Success and setbacks found in AYP report

Published 6:58 pm Monday, August 4, 2008

Students and teachers at Montevallo High School can open the doors on the first day of school with a boost of school pride. The school met Annual Yearly Progress requirements this week for the first time in two years.

“We are ecstatic over the good news about our AYP results,” said Principal Judy Simmons. “My faculty and students have worked so hard to improve our scores, and I am so proud of our accomplishment. As a school, we are dedicated to implementing best practices in order to achieve continued success.”

The increased test scores and graduation rates move MHS one year closer to being taken off school improvement status.

Meanwhile, five other schools must put their efforts into high gear to make up for lost ground.

Nearby Thompson High School missed AYP because of weak reading proficiency scores among students who receive free and reduced lunch and among black students.

Shelby County High School also missed AYP by one area. SCHS failed to reach standard graduation rates, which require a certain percentage of students to receive a diploma. The graduation rate formula measures the number of students who actually complete all four years at a school.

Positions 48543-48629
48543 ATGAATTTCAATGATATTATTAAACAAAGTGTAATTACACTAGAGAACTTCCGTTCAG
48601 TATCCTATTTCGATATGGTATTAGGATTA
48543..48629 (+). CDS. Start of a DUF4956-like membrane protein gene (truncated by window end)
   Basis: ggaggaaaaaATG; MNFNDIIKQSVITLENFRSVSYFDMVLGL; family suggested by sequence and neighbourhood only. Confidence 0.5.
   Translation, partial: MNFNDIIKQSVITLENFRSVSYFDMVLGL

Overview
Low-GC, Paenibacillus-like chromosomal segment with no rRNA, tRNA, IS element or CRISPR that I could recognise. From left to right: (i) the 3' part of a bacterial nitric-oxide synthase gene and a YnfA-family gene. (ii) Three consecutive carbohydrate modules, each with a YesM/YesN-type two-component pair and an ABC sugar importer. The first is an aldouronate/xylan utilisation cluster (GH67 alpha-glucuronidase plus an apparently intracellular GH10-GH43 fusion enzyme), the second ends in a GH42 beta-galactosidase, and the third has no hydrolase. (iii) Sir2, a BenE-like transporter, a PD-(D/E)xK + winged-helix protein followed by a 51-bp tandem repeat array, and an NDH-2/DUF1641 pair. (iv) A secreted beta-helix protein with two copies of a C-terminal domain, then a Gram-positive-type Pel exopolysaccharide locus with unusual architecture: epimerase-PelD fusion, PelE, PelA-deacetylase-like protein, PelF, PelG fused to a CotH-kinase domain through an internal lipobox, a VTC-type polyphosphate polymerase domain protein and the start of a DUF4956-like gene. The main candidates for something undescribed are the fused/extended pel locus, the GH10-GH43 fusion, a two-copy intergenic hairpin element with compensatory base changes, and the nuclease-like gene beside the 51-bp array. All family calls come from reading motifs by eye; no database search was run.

The Linda Nolen Learning Center also missed AYP due to graduation rates.

Valley Elementary and Valley Intermediate School both failed to reach AYP because of reading and math proficiency scores of students within special education classes at the intermediate school. VES only goes through the second grade so its progress is based on the intermediate school’s scores.

Superintendent Fuller said professional learning communities, where teachers meet collaboratively to review assessment data and develop instructional strategies is one of the main points of Shelby County’s Continuous School Improvement (CSI) process.

“Our CSI school leadership teams will now take this newly released data and will immediately start to develop strategies and goals for this school year,” Fuller said. “This is a very important process in developing their school improvement plans, which each school must do and submit to the state.”

AYP designations for student achievement takes into consideration scores on the Alabama Reading and Mathematics Test (ARMT) for grades 3-8, the Alabama High School Graduation Exam (AHSGE) for grade 11, and the Alabama Alternate Assessment (AAA) for grades 3-8 and 11.